That I could think like that at all I suppose is some improvement in women’s attitude toward their looks. At least I could imagine myself in the dress, just a size 12 please. In the new movie “I Feel Pretty,” Amy Schumer plays a diffident woman who works for a luxe cosmetic brand whose attitude is transformed when she hits her head in a Soul Cycle class. (Funny that.) Some critics have said the movie patronizes the very female viewers it seeks to uplift, but give it points for making the de rigueur chick flick transformation scene about a psychological sea change – albeit an accidental sea change – rather than a physical one. Go back at least to the great Bette Davis in “Now, Voyager” (1942) – playing a mama-dominated, neurotic spinster with padding, a gray bun and bushy eyebrows who’s transformed into, well, Bette Davis – and you’ll see that Hollywood can’t resist a female transformation movie. Whether it’s Cher in “Moonstruck,” Julia Roberts in “Pretty Woman” or Jennifer Lopez in “Maid in Manhattan,” a girl’s looks and status can always be enhanced with the right makeup, hairstyle and color and the right adornments. Clothes make the woman.
The most infuriating of these thoroughly entertaining movies is Barbra Streisand’s “The Mirror Has Two Faces,” which seems to be about Streisand’s lifelong ambivalence toward her own arresting looks. Here Babs is an accomplished but unvarnished professor with a beautiful but aging, unfulfilled mother (Lauren Bacall) and a beautiful but unhappily married, secretly jealous sister (Mimi Rogers) who decides to marry a handsome, absent-minded colleague (Jeff Bridges) who’s looking for companionship rather than sex. (Show me that heterosexual male and I’ll show you the nice bridge I have for sale.)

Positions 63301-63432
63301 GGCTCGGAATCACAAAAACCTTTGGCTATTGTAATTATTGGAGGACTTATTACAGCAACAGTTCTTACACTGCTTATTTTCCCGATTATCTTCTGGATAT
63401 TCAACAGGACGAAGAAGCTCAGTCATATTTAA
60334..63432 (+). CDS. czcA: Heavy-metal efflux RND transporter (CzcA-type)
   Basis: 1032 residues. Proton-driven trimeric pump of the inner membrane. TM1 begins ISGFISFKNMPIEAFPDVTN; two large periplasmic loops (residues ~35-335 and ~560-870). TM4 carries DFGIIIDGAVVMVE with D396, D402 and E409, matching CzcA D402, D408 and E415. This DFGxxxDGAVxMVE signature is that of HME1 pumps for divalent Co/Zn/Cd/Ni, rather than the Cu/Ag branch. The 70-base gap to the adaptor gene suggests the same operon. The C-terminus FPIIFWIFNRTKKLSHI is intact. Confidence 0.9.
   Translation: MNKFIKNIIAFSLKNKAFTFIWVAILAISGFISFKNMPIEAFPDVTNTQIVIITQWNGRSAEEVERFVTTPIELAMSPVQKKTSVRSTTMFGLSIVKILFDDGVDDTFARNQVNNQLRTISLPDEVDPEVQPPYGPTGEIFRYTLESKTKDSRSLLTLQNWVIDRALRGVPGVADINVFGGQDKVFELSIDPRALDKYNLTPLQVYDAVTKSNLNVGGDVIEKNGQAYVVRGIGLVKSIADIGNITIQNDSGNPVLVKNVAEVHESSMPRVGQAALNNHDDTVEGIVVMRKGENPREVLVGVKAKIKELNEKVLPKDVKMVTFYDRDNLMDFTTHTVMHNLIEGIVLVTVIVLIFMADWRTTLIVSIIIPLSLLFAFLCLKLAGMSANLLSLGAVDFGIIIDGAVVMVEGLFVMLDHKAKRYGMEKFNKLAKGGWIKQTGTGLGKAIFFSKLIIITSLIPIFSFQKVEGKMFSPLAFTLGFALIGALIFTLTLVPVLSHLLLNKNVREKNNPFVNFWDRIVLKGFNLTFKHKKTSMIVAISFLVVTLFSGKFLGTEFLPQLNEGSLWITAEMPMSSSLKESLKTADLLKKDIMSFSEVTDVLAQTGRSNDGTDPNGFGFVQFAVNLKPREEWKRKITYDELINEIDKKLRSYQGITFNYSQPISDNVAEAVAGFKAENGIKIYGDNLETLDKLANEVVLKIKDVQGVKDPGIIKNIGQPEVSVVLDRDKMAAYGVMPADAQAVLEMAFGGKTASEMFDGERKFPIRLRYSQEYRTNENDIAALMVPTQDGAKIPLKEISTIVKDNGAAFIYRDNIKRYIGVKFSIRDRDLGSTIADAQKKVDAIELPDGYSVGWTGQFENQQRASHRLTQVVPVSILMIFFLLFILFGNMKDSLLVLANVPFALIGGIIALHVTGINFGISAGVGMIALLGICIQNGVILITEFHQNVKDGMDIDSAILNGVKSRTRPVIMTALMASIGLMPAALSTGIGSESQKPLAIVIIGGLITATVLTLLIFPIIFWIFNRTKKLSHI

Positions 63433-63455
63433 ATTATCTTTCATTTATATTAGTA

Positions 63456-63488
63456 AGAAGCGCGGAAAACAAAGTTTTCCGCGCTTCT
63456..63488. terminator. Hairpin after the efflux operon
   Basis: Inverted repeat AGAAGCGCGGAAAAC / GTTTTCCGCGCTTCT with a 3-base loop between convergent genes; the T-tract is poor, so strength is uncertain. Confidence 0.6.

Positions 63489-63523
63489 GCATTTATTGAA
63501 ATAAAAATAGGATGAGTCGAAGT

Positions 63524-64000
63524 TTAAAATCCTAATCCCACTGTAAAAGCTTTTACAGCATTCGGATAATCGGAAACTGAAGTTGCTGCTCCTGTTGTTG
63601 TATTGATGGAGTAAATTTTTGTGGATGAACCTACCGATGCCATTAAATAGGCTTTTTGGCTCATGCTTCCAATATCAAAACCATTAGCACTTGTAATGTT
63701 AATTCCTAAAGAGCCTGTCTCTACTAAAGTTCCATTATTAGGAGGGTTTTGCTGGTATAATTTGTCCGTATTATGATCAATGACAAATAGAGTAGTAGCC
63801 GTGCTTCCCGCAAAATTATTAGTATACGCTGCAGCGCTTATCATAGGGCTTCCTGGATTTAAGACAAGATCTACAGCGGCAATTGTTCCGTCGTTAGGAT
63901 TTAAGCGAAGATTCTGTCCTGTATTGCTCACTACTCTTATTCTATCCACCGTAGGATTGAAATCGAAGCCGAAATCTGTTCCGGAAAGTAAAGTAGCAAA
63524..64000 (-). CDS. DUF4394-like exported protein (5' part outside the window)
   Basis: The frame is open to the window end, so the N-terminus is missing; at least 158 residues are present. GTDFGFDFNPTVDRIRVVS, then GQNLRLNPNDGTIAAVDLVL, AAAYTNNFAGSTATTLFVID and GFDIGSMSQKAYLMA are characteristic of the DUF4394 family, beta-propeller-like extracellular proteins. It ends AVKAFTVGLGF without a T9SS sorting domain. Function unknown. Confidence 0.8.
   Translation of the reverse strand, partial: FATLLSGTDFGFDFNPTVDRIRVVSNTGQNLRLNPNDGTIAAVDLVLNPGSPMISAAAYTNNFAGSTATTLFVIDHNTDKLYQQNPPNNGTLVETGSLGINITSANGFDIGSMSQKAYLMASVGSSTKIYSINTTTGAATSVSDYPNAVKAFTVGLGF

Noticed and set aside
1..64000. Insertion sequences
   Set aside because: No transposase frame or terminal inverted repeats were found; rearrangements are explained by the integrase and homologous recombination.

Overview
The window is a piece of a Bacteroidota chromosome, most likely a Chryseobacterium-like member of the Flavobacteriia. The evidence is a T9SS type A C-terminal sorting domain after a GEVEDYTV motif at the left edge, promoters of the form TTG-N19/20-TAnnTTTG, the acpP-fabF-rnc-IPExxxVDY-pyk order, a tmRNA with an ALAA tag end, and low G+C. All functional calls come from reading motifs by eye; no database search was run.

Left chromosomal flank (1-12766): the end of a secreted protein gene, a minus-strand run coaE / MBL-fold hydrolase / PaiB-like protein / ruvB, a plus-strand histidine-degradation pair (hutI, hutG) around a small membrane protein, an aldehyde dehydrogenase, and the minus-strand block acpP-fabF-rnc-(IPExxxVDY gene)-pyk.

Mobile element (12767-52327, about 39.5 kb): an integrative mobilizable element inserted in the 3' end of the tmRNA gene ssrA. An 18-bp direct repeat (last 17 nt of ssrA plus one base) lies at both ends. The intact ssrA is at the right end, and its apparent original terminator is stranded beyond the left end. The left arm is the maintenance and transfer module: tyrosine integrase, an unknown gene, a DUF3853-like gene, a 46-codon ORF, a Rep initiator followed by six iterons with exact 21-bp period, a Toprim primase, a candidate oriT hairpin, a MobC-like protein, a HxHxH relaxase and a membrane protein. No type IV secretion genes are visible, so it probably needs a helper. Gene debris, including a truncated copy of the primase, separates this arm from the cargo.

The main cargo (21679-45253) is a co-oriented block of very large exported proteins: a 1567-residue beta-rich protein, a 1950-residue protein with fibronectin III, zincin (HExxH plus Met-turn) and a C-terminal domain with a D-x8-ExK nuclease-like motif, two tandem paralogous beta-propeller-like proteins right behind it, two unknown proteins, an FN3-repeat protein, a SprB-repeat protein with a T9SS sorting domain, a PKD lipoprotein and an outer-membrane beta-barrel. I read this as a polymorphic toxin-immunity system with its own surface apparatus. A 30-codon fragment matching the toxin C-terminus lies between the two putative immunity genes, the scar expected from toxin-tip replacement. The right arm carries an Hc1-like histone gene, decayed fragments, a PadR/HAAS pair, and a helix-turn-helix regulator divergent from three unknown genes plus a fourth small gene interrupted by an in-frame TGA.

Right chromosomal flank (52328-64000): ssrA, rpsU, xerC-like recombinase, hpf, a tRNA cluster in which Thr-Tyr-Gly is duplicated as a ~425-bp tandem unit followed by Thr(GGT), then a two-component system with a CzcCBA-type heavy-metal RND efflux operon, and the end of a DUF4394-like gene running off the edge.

When he resists Babs’ sexual overtures – to say nothing of her expertise on baseball statistics and the New York Yankees – to escape to Europe on a book tour, Babs undergoes a diet, exercise, wardrobe, cosmetics and hair makeover that transforms her into, well, Barbra Streisand. Hubby returns to proclaim he loved Babs as she was. But, of course, he’ll be making love with the new Babs.
Huh? Look, there is nothing wrong with this – I myself have always been a glamour queen – but don’t pretend that physical enhancement creates psychological transcendence. It’s the other way around.
The Barbara/Barbras, Bush and Streisand, were always modern Medusas – not the snake-haired Gorgon but the self-possessed contemporary symbol – based on the force of their personalities.
Yet women like them and their less confident sisters – so pretty much all of us – will remain ensnared by the beauty trap until society recognizes that.